BATTLE CREEK — A number of Kalamazoo area seniors are “shuffling” off to Battle Creek two to three times a week to compete in their favorite sport — shuffleboard.
Stan’s Note: Coy Bradford and I competed in the CD Amateur “Masters” in 2001!!! Here is part of an article from 2001!! Vern Curtis, 1st; Coy Bradford, 8th; Bruce Pulsifer, 5th; Charles Rasche, 2nd. Back row, l-r: Harry [Buster] Cribbs, Alt.; Alf Primeau,4th; Stan McCormack, 6th; Hubert Vaneerd, 3rd; Bill McMillan, 7th.”
Liking that it is low-impact and suitable for all ages and abilities, many of them choose it to stay active, but also find they are meeting new people at the same time.
“I’ve been playing for two years now, I got hooked,” said Ruby Flickinger, who, along with her brother, Robert Dunn, both of Kalamazoo, are members of the Battle Creek Shuffleboard Club. “We play at Bailey Park in Battle Creek two to three times a week, because there are no shuffleboard courts in Kalamazoo.”
Most often played on outside courts or decks — and on indoor courts or specially-designed tables, shuffleboard is a game of strategy that dates back at least almost 500 years ago. It requires two single opponents, or doubles partners.
Players face off across a rectangular court onto which triangular scoring zones have been affixed at either end. Using long cues, players attempt to “shove” weighted disks, or pucks, into the scoring zones to earn points and strategically push their opponents disks out of play, or into negative scoring areas.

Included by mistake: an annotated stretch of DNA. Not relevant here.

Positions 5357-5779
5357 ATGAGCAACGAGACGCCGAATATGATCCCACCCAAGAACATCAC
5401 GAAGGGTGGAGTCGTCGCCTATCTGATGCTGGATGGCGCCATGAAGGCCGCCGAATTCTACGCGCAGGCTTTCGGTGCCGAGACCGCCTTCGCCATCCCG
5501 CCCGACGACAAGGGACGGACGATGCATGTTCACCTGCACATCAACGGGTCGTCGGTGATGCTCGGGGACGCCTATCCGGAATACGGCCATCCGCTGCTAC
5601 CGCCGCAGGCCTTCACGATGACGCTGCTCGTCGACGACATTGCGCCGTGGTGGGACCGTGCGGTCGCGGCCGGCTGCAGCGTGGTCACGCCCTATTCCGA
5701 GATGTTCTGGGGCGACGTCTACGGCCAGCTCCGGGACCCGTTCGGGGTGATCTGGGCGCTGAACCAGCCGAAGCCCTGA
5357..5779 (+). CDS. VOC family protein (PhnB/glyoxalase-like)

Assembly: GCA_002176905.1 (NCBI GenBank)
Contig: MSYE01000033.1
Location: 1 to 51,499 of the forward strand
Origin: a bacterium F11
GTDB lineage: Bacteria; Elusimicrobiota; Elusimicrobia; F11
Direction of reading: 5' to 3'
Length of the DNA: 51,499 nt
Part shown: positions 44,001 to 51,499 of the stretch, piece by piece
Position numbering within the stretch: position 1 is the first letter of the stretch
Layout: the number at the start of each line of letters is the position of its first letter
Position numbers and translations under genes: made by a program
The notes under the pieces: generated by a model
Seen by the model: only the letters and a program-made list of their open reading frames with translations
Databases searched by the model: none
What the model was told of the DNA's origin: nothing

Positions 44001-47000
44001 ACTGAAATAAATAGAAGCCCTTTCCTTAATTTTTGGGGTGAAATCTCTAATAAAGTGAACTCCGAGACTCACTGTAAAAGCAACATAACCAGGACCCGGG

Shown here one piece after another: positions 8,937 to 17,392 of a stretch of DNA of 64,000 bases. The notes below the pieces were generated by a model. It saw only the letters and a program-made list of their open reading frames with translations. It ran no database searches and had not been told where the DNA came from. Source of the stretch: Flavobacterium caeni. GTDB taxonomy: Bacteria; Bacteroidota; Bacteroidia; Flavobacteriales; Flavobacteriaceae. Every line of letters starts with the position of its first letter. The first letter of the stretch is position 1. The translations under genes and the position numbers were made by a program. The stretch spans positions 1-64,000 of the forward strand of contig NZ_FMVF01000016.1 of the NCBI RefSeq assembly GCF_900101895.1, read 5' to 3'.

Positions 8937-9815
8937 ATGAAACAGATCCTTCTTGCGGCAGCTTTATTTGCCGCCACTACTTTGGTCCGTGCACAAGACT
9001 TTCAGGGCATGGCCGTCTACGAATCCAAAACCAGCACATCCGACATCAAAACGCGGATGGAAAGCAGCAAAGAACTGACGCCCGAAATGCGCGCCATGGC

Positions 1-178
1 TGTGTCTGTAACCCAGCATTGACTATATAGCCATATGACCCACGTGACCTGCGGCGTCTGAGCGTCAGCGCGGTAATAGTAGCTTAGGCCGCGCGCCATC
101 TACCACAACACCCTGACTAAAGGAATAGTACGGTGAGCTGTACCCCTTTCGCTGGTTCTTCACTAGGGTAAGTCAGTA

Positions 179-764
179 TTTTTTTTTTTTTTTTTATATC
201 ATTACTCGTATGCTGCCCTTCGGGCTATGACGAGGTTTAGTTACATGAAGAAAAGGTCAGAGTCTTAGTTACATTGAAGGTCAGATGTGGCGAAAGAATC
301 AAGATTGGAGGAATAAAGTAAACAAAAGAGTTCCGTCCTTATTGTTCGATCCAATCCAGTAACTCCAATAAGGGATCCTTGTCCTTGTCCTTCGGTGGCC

The round ends when each side has played four disks. A game can consist of many rounds, with a winner scoring a total of 50 points for a short game and 100 for a long game.
Flickinger and her brother, as well as many of the seniors involved in the sport through the Battle Creek Shuffleboard Club, travel to Florida and the southern states for the winter months.
“There are courts everywhere in Florida. We play five to seven days a week down there,” said Dunn. “It’s good for your brain, and your bones.”
‘A hidden gem’
Locally, over 50 competitors traveled from across the state to participate in an Open Tournament in the Cereal City in mid-August. Players drew for a partner at the start of the competition and played in at least two games. Tournaments are held throughout Michigan from May through September. All skill levels can be found at the tournaments, from amateurs to state champions.
“The community and fellowship is great,” said Flickinger. “It’s also great exercise that even people with osteoarthritis can do.”
Coy and Hazel Bradford, of Richland, agree.
“It’s a good physical activity and can be played by all ages and all abilities,” said Hazel. “It’s too bad they don’t have courts in Kalamazoo — there is a really big shuffle-boarding community. You can travel to tournaments and meet new people, it’s a lot of fun.”
Though it is often considered a senior sport, shuffleboard can bridge many generations, and the Battle Creek Club enjoys welcoming new players of all ages and levels of play.
“We are always taking new members,” said Jerry Deren, of Battle Creek, who is club president. “We would like to have more people come and try it out. We would give lessons.” The club has a $5 annual fee, and will provide cues if they are needed.
Missy McCullough experienced the club’s welcoming spirit first-hand when her father-in-law began playing. “This really is a hidden gem,” she said. “Everyone here is so gracious, they want to help the new people succeed, they are not intimidating and they have fun.”
While the local players are hoping that Kalamazoo will someday have courts, they say they will continue “shuffling” in Battle Creek for now and sharing their love of the game.
“I know there are people in Kalamazoo that would play, they just don’t have courts,” Flickinger said. “Once you start, you just get hooked.”
BIG THANK YOU TO JERRY DEREN FOR SENDING THIS ALONG!!!!!
To learn more,
join Battle Creek, Mich., club
Find out more about shuffleboarding, the Battle Creek Shuffleboard Club or any of the 14 Michigan clubs at www.msa-shuffleboard.com.